Directed by Ari Kirshenbaum.
Starring Vladimir Kulich, Charlene Amoia, Vincent M. Ward, Tony Todd, J. Richey Nash, and Karen Wheeling Reynolds
Supernatural forces are locked into a college town police force’s basement jail. The sheriff and his deputies are subjected to psychic attacks, preying on the fears of the loyal officers and only those with the strongest wills can survive.
It’s that time again campers. The time of year when production companies with any horror films on their slate, push out a release. As it is, Live-Evil has actually been hovering around for a couple of years now but finally has a UK release.
I enjoy a quirky horror film. A film which attempts to do something different. Subvert the genre perhaps or have a little fun. Earlier this year I saw Dolph Lundgren’s enjoyable horror comedy, Don’t Kill It. It felt like a gleeful homage to things like Brain Dead or Army of Darkness. Great fun. There have been countless other examples of horror which don’t fall too quickly to convention. Live-Evil takes the quirky route, but does it succeed?
There’s an issue with said route to quirksville. It’s fraught with peril. The first major issue is consistency. It’s all well and good being a bit different or trying to move away from conventional approach. This deals with devilish forces, zombies and end of the world scenarios. It has all been done but in the mission to take those elements and craft something a little more imaginative, writer/director Ari Kirschenbaum has fallen to a fatal flaw. The film has no identity. It’s not quite assured in what it wants to be. Are we nodding to Tarantino? Is it Raimi? Is it overtly comical or incidentally comical? How seriously do we take it, and how seriously should we be taking the scares? As a viewer I don’t know because as a script, and as it is directed, Live-Evil has no clear personality. It’s scattershot.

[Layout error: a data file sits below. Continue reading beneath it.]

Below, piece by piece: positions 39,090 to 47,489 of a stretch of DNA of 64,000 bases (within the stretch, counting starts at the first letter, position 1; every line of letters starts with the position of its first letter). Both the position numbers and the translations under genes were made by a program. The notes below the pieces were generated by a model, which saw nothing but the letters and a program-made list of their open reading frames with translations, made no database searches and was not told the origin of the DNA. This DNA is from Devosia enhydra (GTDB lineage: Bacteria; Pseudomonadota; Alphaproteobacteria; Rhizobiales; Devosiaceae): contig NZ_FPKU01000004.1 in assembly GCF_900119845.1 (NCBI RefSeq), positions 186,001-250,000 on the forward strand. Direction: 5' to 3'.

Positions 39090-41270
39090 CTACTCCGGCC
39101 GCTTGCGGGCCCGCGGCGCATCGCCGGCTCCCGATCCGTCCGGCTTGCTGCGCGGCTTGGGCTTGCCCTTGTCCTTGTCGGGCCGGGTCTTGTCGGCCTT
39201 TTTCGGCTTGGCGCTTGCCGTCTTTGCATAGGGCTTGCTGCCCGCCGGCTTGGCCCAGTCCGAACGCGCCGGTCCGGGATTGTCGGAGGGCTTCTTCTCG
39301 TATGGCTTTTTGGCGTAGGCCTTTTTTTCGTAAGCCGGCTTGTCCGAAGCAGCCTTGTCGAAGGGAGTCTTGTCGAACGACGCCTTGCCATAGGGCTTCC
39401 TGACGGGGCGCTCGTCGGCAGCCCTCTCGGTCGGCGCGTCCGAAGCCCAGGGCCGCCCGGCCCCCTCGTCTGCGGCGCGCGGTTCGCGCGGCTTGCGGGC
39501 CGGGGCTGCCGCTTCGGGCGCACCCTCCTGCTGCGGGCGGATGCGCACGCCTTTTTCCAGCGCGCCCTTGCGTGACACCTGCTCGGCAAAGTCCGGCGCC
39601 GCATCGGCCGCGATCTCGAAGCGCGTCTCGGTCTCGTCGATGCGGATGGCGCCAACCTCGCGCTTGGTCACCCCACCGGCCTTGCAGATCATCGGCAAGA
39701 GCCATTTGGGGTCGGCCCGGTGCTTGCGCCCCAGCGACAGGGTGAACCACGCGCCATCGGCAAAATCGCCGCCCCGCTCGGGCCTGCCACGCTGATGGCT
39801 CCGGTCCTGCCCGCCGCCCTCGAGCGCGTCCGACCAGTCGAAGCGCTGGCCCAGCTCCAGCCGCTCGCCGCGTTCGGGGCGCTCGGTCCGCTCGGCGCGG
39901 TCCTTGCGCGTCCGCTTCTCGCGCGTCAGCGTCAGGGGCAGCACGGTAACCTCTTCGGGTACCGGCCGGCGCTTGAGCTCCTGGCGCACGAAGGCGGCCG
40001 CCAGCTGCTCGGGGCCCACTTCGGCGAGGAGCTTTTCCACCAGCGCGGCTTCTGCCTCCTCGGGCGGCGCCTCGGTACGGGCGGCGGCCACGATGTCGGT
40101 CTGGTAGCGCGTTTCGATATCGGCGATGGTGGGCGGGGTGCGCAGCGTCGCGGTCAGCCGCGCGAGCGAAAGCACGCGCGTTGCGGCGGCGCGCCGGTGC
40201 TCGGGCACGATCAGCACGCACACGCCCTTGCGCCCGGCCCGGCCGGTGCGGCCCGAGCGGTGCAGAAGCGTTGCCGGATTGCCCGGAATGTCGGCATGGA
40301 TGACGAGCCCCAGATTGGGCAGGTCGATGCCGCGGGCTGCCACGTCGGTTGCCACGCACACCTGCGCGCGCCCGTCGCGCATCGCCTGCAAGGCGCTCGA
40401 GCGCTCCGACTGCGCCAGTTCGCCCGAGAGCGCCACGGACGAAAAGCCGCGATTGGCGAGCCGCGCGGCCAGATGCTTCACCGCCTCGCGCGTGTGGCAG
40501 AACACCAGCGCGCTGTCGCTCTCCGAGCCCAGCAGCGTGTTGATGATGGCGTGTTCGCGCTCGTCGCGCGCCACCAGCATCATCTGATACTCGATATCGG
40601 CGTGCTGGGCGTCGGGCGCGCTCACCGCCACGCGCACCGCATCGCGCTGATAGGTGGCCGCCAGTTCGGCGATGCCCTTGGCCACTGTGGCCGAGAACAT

Stylistically this is very confused. For little discernible reason the film is segmented into chapters. That’s all well and good in context. Tarantino might do it in a film with which the timeline is not chronological, or it may be done to emphasise a point in each scene. It does not particularly do anything here. There’s also a shift from an opening half in monochrome, to colour. It feels like a whim rather than having any great reasoning. Whims are fine in filmmaking but there should always be some reasoning. Some purpose in what you are doing.
The cast are pretty game, but again, they’re not aided by a film that can’t clearly identify a tone. Charlene Amoia is very good. It’s a strong, likeable performance lumbered in a film that should have offered a more stable platform. Vladimir Kulich is pretty good too. He’s eccentric but there’s an imbalance between him being a haunted and broken character, or being comically bonkers. Again I feel this is more a directorial or scripting issue rather than Kulich. Tony Todd briefly appears and probably wishes someone would say his name three times.
One aspect I sort of liked, even if it encapsulates the inconsistent nature of the film in a nutshell, was the music by Shawn Lee. An odd mix of electronica and funk that is out of place in this sort of film but ends up being one of the more enjoyable elements. Had what they were going for worked, the score would have felt more at home.
Horror fans looking for something interesting will probably want to look elsewhere. Although some may appreciate the inconsistent oddness of this to an extent.
Flickering Myth Rating – Film: ★ / Movie: ★ ★